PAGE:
Treating adults with established PTSD
Pharmacotherapy, including fluoxetine, sertraline, paroxetine, and venlafaxine is rated in the guidelines as a low-effect treatment. Quetiapine has emerging evidence of efficacy. Everything else has insufficient evidence.
Psychological therapies such as EMDR, CBT with a trauma focus, prolonged exposure, cognitive therapy, and cognitive processing therapy received strong recommendations. In fact, those are the only interventions in the entire ISTSS guidelines that received a “strong recommendation” rating. A weaker “standard recommendation” is given to CBT without a trauma focus, narrative exposure therapy, present-centered therapy, group CBT with a trauma focus, and guided Internet-based therapy with a trauma focus. Interventions with emerging evidence of efficacy include virtual reality therapy, reconsolidation of traumatic memories, and couples CBT with a trauma focus.
Best-practice approach to prevention
“In my view, and what I tell people, is that after a traumatic event I think practical pragmatic support in an empathic manner is the best first step,” Dr. Bisson said. “And it doesn’t have to be provided by a mental health professional. In fact, your family and friends are the best people to provide that. And then, we watchfully wait to see if traumatic stress symptoms emerge. If they do, and particularly if their trajectory is going up, then at about 1 month, I would get in there and deliver a therapy, either CBT with a trauma focus, EMDR, or cognitive therapy with a trauma focus. All of those have a significant positive effect for this group.”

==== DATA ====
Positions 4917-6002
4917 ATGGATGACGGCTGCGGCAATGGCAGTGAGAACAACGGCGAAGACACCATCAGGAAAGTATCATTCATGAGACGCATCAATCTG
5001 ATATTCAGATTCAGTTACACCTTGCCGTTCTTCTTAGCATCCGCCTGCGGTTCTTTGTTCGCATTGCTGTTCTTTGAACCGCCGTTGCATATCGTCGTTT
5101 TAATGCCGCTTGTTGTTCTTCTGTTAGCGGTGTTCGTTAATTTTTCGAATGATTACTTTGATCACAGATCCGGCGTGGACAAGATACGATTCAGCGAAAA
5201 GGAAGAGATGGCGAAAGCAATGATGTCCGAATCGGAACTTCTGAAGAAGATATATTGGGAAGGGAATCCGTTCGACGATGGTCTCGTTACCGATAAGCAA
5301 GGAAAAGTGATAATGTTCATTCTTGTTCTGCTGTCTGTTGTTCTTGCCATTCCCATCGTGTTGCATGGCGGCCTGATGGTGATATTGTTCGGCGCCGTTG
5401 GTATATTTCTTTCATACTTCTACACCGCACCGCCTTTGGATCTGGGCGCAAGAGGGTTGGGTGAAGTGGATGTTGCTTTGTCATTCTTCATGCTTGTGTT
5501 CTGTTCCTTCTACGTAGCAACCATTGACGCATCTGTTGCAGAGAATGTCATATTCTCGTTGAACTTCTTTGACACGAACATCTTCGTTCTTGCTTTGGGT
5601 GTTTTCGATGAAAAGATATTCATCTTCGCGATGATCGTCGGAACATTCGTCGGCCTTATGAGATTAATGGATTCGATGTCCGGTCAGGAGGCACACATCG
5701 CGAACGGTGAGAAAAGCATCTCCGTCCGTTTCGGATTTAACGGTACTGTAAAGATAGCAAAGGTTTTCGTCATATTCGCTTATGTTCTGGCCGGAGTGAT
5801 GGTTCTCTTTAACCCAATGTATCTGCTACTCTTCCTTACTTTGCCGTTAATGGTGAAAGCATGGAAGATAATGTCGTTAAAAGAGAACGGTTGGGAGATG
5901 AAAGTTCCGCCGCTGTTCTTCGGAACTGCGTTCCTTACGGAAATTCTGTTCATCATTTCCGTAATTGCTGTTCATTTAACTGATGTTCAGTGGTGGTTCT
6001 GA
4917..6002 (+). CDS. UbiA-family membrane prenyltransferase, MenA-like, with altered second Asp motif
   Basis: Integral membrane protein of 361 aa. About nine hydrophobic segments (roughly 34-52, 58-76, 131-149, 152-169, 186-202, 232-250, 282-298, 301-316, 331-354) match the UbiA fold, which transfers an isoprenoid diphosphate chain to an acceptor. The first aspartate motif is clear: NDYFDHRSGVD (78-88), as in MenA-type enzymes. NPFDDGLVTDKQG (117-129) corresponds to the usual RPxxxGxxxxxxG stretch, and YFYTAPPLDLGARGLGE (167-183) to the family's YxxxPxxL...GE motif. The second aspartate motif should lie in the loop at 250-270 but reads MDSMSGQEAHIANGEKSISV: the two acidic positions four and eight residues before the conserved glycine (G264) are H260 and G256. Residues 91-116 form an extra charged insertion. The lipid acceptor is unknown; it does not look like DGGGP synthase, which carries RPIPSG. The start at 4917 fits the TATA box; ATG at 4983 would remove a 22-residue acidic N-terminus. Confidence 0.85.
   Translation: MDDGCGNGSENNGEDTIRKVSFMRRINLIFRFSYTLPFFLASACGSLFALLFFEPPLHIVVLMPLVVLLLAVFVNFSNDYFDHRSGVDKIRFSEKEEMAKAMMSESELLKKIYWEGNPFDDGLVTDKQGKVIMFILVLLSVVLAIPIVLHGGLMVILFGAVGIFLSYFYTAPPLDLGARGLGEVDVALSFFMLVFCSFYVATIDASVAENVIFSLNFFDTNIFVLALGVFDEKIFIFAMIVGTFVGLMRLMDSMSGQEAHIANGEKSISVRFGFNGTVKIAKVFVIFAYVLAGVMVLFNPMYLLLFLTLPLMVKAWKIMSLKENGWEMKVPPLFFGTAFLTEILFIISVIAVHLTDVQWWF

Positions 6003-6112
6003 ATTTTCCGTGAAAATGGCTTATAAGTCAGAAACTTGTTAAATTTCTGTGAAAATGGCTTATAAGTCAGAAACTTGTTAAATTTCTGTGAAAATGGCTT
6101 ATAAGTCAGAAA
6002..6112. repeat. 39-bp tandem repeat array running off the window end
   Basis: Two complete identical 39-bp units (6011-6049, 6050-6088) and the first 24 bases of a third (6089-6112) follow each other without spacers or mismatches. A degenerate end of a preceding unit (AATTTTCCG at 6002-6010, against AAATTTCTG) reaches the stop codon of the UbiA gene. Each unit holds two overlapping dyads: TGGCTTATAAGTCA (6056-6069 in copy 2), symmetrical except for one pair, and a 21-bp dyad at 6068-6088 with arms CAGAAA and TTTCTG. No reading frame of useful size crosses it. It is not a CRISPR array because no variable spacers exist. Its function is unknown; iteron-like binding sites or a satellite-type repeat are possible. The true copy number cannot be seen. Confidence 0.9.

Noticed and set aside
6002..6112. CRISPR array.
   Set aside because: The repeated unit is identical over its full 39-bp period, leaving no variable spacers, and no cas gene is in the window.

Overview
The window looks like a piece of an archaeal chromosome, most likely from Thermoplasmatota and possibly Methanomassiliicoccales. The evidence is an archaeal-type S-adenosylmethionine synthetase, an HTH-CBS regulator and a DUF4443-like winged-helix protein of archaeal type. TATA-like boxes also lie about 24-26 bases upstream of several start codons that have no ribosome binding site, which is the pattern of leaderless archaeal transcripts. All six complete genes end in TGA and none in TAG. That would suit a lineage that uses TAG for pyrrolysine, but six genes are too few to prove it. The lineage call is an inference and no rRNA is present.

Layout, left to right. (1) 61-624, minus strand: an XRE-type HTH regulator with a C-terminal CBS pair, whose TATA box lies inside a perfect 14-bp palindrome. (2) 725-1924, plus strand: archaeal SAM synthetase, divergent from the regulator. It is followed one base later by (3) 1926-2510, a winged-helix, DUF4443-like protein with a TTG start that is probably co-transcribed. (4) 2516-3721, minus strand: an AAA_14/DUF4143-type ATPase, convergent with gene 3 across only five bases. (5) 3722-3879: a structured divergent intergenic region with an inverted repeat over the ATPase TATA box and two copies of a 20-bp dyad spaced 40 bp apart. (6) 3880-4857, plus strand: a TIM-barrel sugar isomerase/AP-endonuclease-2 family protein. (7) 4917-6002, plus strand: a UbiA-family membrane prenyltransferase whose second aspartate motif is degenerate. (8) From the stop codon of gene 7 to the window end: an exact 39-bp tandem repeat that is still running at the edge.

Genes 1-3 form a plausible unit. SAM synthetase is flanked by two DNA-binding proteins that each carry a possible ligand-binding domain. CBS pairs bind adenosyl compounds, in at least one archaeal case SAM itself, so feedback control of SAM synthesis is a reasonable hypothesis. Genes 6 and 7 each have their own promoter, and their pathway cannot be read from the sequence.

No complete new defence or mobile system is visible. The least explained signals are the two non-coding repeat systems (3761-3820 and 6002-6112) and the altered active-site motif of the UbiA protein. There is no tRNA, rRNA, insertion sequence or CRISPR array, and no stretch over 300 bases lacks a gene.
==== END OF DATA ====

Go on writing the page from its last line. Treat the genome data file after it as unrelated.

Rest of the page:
Although he restricted his talk to secondary prevention of PTSD in adults, the ISTSS guidelines also address early intervention in children and adolescents.
Dr. Bisson reported having no financial conflicts of interest regarding his presentation.